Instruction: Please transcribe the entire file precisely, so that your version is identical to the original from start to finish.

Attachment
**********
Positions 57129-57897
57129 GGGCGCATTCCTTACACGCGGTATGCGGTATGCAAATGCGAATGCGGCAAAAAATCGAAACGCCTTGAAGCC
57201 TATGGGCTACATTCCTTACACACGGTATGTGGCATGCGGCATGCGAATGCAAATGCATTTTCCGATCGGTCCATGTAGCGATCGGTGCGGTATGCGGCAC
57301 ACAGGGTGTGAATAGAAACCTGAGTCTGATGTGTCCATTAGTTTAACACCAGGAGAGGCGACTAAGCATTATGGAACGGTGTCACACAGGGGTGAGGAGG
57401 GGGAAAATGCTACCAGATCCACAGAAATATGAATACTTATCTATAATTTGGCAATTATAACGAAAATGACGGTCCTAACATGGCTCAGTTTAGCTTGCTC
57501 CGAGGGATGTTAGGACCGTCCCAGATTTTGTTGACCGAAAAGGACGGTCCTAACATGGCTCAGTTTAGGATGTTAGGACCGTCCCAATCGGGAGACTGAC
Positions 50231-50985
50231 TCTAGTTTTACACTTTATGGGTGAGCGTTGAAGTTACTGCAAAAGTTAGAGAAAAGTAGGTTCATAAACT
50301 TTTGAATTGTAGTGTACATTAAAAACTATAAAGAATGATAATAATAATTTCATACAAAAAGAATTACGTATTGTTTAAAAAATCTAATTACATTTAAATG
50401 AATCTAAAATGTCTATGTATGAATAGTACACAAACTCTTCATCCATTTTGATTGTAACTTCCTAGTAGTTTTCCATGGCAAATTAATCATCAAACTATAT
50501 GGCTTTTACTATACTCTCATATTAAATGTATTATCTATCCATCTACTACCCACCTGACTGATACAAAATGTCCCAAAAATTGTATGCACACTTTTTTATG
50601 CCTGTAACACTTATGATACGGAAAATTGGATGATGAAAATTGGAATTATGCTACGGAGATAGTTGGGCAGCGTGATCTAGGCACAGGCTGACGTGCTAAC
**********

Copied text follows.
Positions 57129-57897
57129 GGGCGCATTCCTTACACGCGGTATGCGGTATGCAAATGCGAATGCGGCAAAAAATCGAAACGCCTTGAAGCC
57201 TATGGGCTACATTCCTTACACACGGTATGTGGCATGCGGCATGCGAATGCAAATGCATTTTCCGATCGGTCCATGTAGCGATCGGTGCGGTATGCGGCAC
57301 ACAGGGTGTGAATAGAAACCTGAGTCTGATGTGTCCATTAGTTTAACACCAGGAGAGGCGACTAAGCATTATGGAACGGTGTCACACAGGGGTGAGGAGG
57401 GGGAAAATGCTACCAGATCCACAGAAATATGAATACTTATCTATAATTTGGCAATTATAACGAAAATGACGGTCCTAACATGGCTCAGTTTAGCTTGCTC
57501 CGAGGGATGTTAGGACCGTCCCAGATTTTGTTGACCGAAAAGGACGGTCCTAACATGGCTCAGTTTAGGATGTTAGGACCGTCCCAATCGGGAGACTGAC
Positions 50231-50985
50231 TCTAGTTTTACACTTTATGGGTGAGCGTTGAAGTTACTGCAAAAGTTAGAGAAAAGTAGGTTCATAAACT
50301 TTTGAATTGTAGTGTACATTAAAAACTATAAAGAATGATAATAATAATTTCATACAAAAAGAATTACGTATTGTTTAAAAAATCTAATTACATTTAAATG
50401 AATCTAAAATGTCTATGTATGAATAGTACACAAACTCTTCATCCATTTTGATTGTAACTTCCTAGTAGTTTTCCATGGCAAATTAATCATCAAACTATAT
50501 GGCTTTTACTATACTCTCATATTAAATGTATTATCTATCCATCTACTACCCACCTGACTGATACAAAATGTCCCAAAAATTGTATGCACACTTTTTTATG
50601 CCTGTAACACTTATGATACGGAAAATTGGATGATGAAAATTGGAATTATGCTACGGAGATAGTTGGGCAGCGTGATCTAGGCACAGGCTGACGTGCTAAC